She noted that ponderosa pines have a thick bark that can withstand long exposure to flames and that the trees’ lowest branches could sit as high as 30 to 50 feet off the ground, meaning the fire will not affect these trees compared to the damage done by something like the Mullen Fire.

The fire is located 20 miles south of Buffalo. Almost 350 personnel are working to combat the fire.

The Rocky Mountain Area Type 2 blue team is currently working to direct resources and provide information about the fire. Pecotte said one smokejumper working the fire reported positive results from firefighting efforts earlier in the day on Tuesday.

Threats for wildfires are high around the state because of extended dry conditions and high temperatures.

In an effort to prevent wildfires, Campbell County commissioners implemented a burn ban this week that prohibited outdoor burning and fireworks in certain areas, according to County 17.

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Officials Report 300% Increase In Fires Inside Bridger Teton Since Last Year

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By staff reports, Cowboy State Daily

Abandoned campfires on the Bridger-Teton National Forest are causing concern, especially in the warmer and drier weather that the Forest is already experiencing this month.

“People just aren’t thinking of fire safety at this time of year. It’s like folks assume because it’s spring they don’t need to worry about putting out their campfires,” says Forest Public Affairs Officer Mary Cernicek. “It is early but it only takes a couple of days of warm, dry weather to dry things out.”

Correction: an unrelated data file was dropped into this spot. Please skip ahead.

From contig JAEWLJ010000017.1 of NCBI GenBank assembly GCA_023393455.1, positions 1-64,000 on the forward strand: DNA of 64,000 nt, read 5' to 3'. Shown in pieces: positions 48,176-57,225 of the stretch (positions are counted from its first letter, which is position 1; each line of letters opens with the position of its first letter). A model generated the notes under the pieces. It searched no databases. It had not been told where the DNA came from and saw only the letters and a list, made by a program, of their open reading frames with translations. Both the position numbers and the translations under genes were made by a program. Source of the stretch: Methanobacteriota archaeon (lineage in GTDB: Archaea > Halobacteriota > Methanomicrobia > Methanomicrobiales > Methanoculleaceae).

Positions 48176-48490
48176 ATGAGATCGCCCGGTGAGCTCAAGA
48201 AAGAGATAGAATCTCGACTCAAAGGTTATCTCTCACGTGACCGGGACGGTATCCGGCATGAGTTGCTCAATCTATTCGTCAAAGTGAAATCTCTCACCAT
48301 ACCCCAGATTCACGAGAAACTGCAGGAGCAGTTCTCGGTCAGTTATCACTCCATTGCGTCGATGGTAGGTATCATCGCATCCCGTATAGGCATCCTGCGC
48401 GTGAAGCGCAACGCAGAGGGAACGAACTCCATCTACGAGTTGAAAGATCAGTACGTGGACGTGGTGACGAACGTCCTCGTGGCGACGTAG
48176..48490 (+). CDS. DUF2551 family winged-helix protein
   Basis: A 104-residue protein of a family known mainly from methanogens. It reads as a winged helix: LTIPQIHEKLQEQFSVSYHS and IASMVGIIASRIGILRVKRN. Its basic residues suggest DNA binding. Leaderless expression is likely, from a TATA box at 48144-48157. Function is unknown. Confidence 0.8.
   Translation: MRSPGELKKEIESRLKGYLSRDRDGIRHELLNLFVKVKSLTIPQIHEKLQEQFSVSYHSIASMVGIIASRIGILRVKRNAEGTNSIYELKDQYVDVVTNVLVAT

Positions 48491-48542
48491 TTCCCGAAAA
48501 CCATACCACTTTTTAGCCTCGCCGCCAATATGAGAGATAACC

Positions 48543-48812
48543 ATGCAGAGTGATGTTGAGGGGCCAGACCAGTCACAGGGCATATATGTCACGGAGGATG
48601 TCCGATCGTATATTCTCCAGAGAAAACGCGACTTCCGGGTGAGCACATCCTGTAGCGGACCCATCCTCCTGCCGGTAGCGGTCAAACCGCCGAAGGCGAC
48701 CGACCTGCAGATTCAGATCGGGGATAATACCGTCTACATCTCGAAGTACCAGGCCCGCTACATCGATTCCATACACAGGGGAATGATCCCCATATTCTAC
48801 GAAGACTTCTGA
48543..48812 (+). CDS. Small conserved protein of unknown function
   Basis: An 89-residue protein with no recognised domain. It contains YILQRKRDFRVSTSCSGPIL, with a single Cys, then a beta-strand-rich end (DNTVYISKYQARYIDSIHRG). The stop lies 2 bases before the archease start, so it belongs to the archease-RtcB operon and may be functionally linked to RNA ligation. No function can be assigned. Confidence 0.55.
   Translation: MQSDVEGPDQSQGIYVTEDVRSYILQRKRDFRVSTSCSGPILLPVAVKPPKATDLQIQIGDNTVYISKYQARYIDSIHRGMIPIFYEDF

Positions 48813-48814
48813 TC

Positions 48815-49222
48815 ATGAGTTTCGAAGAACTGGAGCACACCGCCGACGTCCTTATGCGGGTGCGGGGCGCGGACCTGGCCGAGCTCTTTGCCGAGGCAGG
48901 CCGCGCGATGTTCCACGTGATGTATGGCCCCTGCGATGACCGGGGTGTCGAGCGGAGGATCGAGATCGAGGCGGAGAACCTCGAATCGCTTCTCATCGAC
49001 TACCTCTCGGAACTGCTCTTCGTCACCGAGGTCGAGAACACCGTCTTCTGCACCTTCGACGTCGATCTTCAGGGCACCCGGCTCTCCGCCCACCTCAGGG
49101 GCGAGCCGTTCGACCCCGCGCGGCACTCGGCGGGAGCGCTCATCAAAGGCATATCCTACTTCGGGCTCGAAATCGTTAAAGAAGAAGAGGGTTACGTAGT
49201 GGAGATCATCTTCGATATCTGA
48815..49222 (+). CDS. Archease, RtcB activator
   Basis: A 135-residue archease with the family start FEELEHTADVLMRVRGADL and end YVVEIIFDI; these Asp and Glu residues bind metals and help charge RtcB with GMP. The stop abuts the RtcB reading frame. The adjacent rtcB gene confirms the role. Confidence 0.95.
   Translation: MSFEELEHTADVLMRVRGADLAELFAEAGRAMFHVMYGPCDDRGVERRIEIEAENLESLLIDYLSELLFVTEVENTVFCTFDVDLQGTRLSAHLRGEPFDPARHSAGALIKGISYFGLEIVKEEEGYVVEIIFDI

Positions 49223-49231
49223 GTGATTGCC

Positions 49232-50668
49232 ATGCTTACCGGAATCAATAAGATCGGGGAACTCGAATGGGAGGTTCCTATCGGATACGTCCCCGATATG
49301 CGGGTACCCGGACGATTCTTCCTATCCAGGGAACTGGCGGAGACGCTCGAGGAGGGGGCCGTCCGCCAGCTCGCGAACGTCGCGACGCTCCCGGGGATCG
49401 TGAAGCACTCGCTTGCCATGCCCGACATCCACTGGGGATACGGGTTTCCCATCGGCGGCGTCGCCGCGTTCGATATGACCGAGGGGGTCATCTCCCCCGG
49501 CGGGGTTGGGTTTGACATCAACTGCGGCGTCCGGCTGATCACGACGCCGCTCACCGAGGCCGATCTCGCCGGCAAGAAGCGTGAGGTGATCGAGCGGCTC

As of June 2, there have been 21 abandoned campfires, most of which have occurred on the Bridger-Teton National Forest. Compared to 2020, there were seven abandoned fires by the same date that year. In 2019, there were three.

Of the abandoned campfires discovered, some have been left smoldering and too hot to touch, while others had escaped its fire ring.

Fire personnel are routinely dispatched to extinguish the fires or smoke sightings that have been reported while others are discovered by patrollers.

“Individuals found responsible could be cited with violation notices and possibly fined,” said Cernicek.

Persons found responsible for starting a fire that escapes, resulting in a wildfire may be held responsible for the cost of putting it out.